With the summer upon us, cooling off is becoming more and more important. While everyone enjoys the benefits of air conditioning, for many people, how the air is actually cooled is one of life's little mysteries.
There are two basic types of air conditioning, and they work in different ways. Perhaps the best-known type is refrigerated cooling. This is the type of air conditioning found in vehicles, office buildings and most homes, and it uses the same process that happens in a refrigerator. Refrigeration is best understood not as the process of making things colder, but instead moving heat from one place to another. Air conditioning units basically take heat energy out of the ambient air inside a home and release it outdoors.
The second type of air conditioning, evaporative cooling, is common in dry climates such as the American Southwest. Also known as a swamp cooler, this type of air conditioner cools outside air through the process of evaporation and blows it into the building.
Swamp coolers look like large boxes with grills on four sides. Each side has a panel with an evaporative pad, which usually contains plastic or organic materials like fine wood chips. Inside is a motor which pulls air from the outside, drawing it through the wet, sponge-like pads. The heat in the air is absorbed by the water in the pads and then the cooled, moist air is blown into the house. Because evaporation works best on air that is hot and dry, swamp coolers are only used in arid climates. The human body cools itself through perspiration using this same principle.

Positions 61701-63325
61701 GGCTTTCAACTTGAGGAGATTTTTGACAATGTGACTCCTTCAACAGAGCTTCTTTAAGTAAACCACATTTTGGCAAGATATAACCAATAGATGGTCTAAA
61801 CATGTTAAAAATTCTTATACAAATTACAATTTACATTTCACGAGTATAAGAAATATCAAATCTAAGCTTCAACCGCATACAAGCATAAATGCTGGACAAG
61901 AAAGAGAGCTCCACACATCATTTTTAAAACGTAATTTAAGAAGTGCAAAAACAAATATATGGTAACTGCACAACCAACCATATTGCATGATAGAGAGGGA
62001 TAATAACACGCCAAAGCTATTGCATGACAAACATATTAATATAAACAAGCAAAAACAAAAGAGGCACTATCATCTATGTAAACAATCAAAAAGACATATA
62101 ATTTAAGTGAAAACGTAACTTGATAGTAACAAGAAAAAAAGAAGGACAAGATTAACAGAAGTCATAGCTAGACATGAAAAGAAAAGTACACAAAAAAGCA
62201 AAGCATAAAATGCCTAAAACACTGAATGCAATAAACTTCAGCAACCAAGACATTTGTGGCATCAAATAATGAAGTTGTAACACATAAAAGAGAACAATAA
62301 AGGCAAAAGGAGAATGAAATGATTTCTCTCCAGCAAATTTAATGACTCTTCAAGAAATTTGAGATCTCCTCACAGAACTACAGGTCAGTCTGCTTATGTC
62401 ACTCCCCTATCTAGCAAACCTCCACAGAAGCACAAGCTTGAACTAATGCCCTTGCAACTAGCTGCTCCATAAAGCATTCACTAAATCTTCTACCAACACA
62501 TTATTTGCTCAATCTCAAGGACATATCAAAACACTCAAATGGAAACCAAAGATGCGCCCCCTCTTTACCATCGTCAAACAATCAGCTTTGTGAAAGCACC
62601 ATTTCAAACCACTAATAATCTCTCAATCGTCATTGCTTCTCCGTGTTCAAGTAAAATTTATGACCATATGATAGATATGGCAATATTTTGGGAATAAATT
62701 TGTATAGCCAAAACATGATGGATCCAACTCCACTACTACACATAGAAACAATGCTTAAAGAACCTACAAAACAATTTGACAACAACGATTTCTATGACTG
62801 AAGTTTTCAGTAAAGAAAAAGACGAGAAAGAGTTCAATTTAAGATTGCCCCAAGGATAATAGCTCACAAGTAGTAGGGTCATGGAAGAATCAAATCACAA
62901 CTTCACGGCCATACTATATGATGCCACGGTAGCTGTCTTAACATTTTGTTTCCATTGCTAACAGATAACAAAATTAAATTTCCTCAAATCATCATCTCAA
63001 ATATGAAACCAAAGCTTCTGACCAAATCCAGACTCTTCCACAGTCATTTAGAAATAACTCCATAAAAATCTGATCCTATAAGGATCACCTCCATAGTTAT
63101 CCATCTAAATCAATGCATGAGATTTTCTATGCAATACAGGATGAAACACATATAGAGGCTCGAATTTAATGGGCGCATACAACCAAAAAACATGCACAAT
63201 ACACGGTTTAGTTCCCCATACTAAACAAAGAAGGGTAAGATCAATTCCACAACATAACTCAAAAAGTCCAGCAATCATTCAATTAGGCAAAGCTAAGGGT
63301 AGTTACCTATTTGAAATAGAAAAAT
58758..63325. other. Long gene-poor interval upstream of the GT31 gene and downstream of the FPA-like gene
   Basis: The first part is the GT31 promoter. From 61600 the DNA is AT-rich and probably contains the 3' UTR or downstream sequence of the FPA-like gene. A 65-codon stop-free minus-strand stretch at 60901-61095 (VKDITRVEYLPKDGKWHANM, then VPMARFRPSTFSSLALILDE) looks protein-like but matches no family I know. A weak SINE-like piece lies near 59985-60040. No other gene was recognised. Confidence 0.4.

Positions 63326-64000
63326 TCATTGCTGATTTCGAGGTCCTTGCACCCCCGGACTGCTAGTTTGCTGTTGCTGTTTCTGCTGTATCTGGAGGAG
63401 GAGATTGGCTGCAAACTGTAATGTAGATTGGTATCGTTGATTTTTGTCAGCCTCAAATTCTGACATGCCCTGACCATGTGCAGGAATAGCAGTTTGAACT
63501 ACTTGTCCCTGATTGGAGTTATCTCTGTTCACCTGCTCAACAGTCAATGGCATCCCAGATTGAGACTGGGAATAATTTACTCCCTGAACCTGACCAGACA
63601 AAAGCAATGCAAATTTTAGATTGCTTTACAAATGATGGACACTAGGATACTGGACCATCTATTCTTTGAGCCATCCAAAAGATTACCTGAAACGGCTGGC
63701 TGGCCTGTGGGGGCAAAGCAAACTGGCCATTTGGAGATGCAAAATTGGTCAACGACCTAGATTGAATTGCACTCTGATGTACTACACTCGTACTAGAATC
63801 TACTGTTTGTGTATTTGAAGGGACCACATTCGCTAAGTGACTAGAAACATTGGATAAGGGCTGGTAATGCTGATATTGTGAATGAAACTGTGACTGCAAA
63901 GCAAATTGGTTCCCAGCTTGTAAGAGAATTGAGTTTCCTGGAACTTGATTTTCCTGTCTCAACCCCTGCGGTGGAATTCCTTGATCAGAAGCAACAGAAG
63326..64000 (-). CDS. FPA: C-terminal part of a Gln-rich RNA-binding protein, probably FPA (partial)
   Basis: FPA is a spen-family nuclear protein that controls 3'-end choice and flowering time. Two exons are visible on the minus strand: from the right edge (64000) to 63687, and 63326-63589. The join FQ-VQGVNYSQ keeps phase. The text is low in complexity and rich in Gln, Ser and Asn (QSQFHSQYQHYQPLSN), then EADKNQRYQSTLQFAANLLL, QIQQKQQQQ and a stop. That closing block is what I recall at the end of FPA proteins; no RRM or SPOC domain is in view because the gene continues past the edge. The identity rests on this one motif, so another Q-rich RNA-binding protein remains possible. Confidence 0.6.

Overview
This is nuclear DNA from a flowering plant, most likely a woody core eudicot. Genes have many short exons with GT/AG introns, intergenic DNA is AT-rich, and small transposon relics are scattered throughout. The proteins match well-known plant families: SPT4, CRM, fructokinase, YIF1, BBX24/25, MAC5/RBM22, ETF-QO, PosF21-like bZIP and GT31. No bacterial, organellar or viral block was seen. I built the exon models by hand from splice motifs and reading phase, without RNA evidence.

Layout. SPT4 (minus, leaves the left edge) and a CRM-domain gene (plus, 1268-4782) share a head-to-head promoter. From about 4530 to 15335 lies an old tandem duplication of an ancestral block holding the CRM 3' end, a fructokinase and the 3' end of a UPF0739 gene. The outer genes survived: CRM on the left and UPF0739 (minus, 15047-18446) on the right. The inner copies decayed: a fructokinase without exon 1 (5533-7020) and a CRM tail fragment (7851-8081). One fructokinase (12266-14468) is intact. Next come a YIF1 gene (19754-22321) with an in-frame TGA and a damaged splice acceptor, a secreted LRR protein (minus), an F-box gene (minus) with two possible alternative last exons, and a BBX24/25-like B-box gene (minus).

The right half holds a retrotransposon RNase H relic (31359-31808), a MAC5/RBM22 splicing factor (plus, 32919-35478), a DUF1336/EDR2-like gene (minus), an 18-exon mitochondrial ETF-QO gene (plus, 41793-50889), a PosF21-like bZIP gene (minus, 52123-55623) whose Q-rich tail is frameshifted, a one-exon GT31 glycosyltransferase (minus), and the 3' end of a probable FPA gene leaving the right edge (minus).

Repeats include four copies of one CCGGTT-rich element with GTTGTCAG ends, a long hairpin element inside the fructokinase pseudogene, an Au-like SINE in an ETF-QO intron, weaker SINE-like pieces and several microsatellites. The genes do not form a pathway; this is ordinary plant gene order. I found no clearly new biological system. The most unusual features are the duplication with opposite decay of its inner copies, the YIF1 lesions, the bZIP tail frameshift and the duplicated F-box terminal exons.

Each type of cooling has advantages and drawbacks. For example, refrigerated cooling creates colder air than swamp cooling, but is more expensive to run. Swamp cooling can require a lot of water,which is not plentiful in arid regions.
Fans do not cool air, but instead merely move it around. This can have a cooling effect on a person by carrying away body heat and increasing the rate of evaporation from sweaty skin, but does not decrease the ambient temperature of a room. In fact, fans generate a small amount of heat from the motor.